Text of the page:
Thursday, May 16, 2002
Homilies For a Dynamist Revival-Part II-Educating the Public-Despite having some time off, I've got a bad case of blogger's block on the topic of Kevin's call for ways to aid dynamist politicians. A key feature should be trying to explain a few key concepts to the public
(1) Wealth redistribution destroys part of the wealth in the processThe taxes needed to give money to the needy reduce the rewards to work and invest. This will, all else being equal, reduce work and investment, thus slowing the economy and making us all poorer on average.
(2) Cutting government will increase overall well-beingA valid liberal though is that we should be maximizing well-being rather than wealth. A government that is truly trying to give its citizens an abundant life will try to maximize the joytron (the quantum particle of happiness) count the nation. A dynamist counter-thought is that there comes a point that additional government spending may create more bogons (anti-joytrons) due to a slowing economy and from taxpayers having less money than will be gained by the recipient of the government largess. The fiscal policy trick is to find the point where we max out the joyometer, and a strong case can be made that it will found in the direction of smaller government.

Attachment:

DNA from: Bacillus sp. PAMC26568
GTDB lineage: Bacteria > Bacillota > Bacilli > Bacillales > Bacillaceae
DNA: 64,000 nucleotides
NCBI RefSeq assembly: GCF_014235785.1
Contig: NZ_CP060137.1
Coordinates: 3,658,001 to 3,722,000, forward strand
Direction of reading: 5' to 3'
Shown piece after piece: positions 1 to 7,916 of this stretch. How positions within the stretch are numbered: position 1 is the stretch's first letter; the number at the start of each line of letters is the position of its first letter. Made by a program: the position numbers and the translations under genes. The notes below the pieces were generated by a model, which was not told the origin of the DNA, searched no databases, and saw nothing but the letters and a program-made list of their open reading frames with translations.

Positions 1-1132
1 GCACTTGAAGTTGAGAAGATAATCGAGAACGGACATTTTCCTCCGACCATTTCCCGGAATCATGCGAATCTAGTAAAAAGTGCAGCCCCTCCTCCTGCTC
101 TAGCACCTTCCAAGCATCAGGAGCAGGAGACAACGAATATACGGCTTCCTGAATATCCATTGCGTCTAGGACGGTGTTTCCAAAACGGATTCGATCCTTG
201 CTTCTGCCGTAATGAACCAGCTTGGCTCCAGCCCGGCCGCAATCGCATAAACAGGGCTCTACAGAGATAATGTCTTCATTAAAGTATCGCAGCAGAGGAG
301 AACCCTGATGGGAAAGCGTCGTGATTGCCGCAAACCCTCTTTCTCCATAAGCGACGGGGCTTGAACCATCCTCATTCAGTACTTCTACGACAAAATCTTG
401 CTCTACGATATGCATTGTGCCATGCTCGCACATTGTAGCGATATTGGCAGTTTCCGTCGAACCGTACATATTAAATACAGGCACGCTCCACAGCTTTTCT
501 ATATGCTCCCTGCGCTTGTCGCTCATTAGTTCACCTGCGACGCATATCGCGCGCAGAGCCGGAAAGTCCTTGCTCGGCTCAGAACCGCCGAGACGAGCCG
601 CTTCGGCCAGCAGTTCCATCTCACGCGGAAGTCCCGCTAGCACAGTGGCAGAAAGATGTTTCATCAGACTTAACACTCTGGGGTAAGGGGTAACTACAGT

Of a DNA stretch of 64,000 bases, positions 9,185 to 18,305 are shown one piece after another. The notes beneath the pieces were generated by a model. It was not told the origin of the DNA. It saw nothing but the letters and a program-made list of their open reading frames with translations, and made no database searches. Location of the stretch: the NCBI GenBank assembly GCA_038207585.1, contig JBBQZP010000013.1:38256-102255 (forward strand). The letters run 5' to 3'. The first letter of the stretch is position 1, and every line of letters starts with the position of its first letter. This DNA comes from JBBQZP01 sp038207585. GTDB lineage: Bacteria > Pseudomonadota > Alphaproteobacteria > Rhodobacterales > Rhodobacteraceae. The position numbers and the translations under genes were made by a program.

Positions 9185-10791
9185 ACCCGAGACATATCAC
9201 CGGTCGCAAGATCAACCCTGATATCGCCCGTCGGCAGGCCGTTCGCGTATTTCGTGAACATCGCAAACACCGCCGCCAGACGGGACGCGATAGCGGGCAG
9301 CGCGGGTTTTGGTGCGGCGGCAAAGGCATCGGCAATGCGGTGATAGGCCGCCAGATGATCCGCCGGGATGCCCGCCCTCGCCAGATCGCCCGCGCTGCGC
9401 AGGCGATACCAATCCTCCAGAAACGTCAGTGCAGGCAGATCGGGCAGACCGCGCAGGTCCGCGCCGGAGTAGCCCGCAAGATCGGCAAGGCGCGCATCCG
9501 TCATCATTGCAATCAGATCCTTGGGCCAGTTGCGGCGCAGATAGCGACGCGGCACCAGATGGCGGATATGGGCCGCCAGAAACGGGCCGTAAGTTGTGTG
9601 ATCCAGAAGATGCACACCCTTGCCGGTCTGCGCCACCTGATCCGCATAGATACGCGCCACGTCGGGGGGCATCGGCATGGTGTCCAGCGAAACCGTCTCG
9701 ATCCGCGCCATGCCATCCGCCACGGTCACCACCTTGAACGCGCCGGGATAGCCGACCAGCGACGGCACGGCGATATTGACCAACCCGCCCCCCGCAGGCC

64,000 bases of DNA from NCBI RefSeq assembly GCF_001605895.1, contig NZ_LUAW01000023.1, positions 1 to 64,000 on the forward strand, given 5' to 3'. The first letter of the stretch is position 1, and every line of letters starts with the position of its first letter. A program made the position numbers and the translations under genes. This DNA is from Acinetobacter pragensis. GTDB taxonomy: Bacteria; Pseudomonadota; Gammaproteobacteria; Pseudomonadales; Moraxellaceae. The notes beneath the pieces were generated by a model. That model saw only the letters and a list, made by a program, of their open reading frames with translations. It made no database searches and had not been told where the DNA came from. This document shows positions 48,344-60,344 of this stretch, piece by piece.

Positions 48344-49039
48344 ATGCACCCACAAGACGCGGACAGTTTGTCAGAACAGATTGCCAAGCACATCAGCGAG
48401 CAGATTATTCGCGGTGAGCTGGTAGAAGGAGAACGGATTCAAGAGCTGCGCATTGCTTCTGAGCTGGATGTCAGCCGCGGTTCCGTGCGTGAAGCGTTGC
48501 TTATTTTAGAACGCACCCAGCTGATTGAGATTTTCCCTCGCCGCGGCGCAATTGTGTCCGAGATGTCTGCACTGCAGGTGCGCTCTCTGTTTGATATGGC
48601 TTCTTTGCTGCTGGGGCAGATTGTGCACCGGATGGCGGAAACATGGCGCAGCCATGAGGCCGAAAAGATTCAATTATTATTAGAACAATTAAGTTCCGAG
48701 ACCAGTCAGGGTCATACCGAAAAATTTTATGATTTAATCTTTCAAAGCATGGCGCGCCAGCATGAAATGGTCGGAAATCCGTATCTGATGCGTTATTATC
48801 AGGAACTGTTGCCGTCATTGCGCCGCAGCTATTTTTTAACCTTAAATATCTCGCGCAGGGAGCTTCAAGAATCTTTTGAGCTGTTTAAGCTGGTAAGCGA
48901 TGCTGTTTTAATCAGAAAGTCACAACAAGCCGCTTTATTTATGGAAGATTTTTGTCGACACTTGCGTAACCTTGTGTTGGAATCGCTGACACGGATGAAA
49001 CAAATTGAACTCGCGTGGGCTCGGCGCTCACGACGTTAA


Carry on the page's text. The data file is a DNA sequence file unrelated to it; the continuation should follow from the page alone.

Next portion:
(3) Government is frequently wastefulWe need to educate people on what percentage of programs go to administration rather than actually helping the people the program is designed to help. When you see the administrative cost of a program, its benefits are often questionable.
(4) Not everything has a government-based solutionWe need to note that there are some things that are bad that can't be easily fixed by governments. Some things need to be done in the commercial or non-profit sphere.
(5) Decentralization-Not everything that has a government solution needs to be done in WashingtonPoint out that things are better run with flexibility at the local level. The closer decisions are to the taxpayer, the more accountable the decision-makers are. Pushing decisions down to the local level will lead to more scrutiny and ultimately less expenditures. There are a truckload of money being spend by advocates of government programs as to why they are important, often using government money to ask for more government money. We need to start educating people on the downsides of government; these five points listed about could be the start of a (dare I use a good ol' commie phrase) reeducation campaign.
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